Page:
Mr. Crewe's Career - Complete

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ISBN: N/A
Language: English
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CHAPTER I. THE HONOURABLE HILARY VANE SITS FOR HIS PORTRAIT

I may as well begin this story with Mr. Hilary Vane, more frequently addressed as the Honourable Hilary Vane, although it was the gentleman's proud boast that he had never held an office in his life. He belonged to the Vanes of Camden Street,—a beautiful village in the hills near Ripton,—and was, in common with some other great men who had made a noise in New York and the nation, a graduate of Camden Wentworth Academy. But Mr. Vane, when he was at home, lived on a wide, maple-shaded street in the city of Ripton, cared for by an elderly housekeeper who had more edges than a new-fangled mowing machine. The house was a porticoed one which had belonged to the Austens for a hundred years or more, for Hilary Vane had married, towards middle age, Miss Sarah Austen. In two years he was a widower, and he never tried it again; he had the Austens' house, and that many-edged woman, Euphrasia Cotton, the Austens' housekeeper.

The house was of wood, and was painted white as regularly as leap year. From the street front to the vegetable garden in the extreme rear it was exceedingly long, and perhaps for propriety's sake—Hilary Vane lived at one end of it and Euphrasia at the other. Hilary was sixty-five, Euphrasia seventy, which is not old for frugal people, though it is just as well to add that there had never been a breath of scandal about either of them, in Ripton or elsewhere. For the Honourable Hilary's modest needs one room sufficed, and the front parlour had not been used since poor Sarah Austen's demise, thirty years before this story opens.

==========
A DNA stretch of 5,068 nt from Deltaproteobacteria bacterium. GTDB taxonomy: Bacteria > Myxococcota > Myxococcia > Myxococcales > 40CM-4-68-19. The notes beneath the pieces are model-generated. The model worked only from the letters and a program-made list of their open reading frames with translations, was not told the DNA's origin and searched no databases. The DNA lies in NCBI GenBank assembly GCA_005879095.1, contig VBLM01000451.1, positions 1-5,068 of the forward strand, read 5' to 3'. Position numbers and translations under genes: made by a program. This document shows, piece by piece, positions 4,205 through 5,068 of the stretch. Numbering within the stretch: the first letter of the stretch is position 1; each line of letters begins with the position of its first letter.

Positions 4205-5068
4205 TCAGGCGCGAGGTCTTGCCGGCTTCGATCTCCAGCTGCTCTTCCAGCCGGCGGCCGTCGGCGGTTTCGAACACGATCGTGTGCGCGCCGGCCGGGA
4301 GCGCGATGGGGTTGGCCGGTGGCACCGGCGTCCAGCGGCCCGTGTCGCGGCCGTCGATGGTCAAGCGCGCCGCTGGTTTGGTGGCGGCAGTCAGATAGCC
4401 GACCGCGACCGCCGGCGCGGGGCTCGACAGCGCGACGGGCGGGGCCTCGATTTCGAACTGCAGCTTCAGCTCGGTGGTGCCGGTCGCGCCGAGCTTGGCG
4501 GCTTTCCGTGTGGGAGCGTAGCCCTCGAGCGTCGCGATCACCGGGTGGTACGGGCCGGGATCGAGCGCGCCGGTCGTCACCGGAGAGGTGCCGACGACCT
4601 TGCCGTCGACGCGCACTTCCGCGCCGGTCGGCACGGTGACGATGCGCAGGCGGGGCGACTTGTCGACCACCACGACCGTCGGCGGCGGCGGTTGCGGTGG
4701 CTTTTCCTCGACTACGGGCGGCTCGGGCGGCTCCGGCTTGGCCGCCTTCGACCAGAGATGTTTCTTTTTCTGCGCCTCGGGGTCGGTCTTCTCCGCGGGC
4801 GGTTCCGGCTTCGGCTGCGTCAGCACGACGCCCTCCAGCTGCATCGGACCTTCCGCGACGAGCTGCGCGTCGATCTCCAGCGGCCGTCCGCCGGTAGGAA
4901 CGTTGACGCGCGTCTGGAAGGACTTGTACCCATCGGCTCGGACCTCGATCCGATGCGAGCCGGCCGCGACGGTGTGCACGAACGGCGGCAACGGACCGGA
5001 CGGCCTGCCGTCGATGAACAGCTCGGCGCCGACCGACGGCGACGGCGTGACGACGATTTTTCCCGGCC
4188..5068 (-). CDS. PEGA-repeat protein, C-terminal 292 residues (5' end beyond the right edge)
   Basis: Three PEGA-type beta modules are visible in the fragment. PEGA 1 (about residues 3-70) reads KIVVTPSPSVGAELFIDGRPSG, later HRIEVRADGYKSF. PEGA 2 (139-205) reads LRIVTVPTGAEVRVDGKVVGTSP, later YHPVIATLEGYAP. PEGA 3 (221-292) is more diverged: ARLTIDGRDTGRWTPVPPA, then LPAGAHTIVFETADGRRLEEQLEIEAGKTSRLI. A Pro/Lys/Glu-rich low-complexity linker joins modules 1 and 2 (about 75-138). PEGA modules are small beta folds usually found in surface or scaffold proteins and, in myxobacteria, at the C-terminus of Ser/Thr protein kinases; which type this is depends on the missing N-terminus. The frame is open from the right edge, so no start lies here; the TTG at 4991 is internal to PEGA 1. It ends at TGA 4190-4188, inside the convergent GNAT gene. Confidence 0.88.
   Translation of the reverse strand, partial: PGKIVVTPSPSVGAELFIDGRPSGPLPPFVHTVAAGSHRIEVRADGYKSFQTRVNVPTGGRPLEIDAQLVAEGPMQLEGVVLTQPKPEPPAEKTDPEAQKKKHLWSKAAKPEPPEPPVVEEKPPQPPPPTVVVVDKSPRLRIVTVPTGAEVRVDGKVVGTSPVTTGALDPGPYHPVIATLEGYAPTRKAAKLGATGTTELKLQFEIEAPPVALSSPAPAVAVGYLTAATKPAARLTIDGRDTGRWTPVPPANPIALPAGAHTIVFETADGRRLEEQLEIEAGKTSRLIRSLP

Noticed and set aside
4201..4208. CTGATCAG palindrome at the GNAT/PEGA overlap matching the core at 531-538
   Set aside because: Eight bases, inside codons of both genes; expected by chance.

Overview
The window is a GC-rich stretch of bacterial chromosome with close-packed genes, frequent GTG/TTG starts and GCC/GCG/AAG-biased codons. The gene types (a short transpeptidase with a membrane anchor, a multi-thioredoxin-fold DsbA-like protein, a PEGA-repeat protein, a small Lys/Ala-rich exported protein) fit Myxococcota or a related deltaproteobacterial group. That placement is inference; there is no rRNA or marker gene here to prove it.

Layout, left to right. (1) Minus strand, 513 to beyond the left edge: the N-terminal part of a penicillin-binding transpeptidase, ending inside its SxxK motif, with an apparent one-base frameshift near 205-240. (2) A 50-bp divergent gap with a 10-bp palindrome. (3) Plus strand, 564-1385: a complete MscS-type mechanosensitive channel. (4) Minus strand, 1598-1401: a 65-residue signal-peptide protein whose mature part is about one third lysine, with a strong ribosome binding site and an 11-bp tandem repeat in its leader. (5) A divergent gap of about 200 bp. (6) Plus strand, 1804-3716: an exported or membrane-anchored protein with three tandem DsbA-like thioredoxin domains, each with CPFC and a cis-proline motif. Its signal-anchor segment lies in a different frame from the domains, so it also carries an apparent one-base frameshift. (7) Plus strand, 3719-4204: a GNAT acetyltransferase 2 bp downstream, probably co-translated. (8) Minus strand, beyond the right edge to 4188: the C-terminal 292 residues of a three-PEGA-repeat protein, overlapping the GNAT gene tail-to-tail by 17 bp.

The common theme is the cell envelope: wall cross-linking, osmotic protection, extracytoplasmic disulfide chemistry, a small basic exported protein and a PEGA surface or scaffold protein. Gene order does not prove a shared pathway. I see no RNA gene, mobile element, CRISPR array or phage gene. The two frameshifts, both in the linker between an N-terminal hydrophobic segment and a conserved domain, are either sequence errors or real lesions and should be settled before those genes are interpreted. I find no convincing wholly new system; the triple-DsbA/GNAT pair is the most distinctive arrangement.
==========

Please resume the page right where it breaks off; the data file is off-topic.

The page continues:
In those thirty years, by a sane and steady growth, Hilary Vane had achieved his present eminent position in the State. He was trustee for I know not how many people and institutions, a deacon in the first church, a lawyer of such ability that he sometimes was accorded the courtesy-title of "Judge." His only vice—if it could be called such—was in occasionally placing a piece, the size of a pea, of a particular kind of plug tobacco under his tongue,—and this was not known to many people. Euphrasia could not be called a wasteful person, and Hilary had accumulated no small portion of this world's goods, and placed them as propriety demanded, where they were not visible to the naked eye: and be it added in his favour that he gave as secretly, to institutions and hospitals the finances and methods of which were known to him.

As concrete evidence of the Honourable Hilary Vane's importance, when he travelled he had only to withdraw from his hip-pocket a book in which many coloured cards were neatly inserted, an open-sesame which permitted him to sit without payment even in those wheeled palaces of luxury known as Pullman cars. Within the limits of the State he did not even have to open the book, but merely say, with a twinkle of his eyes to the conductor, "Good morning, John," and John would reply with a bow and a genial and usually witty remark, and point him out to a nobody who sat in the back of the car. So far had Mr....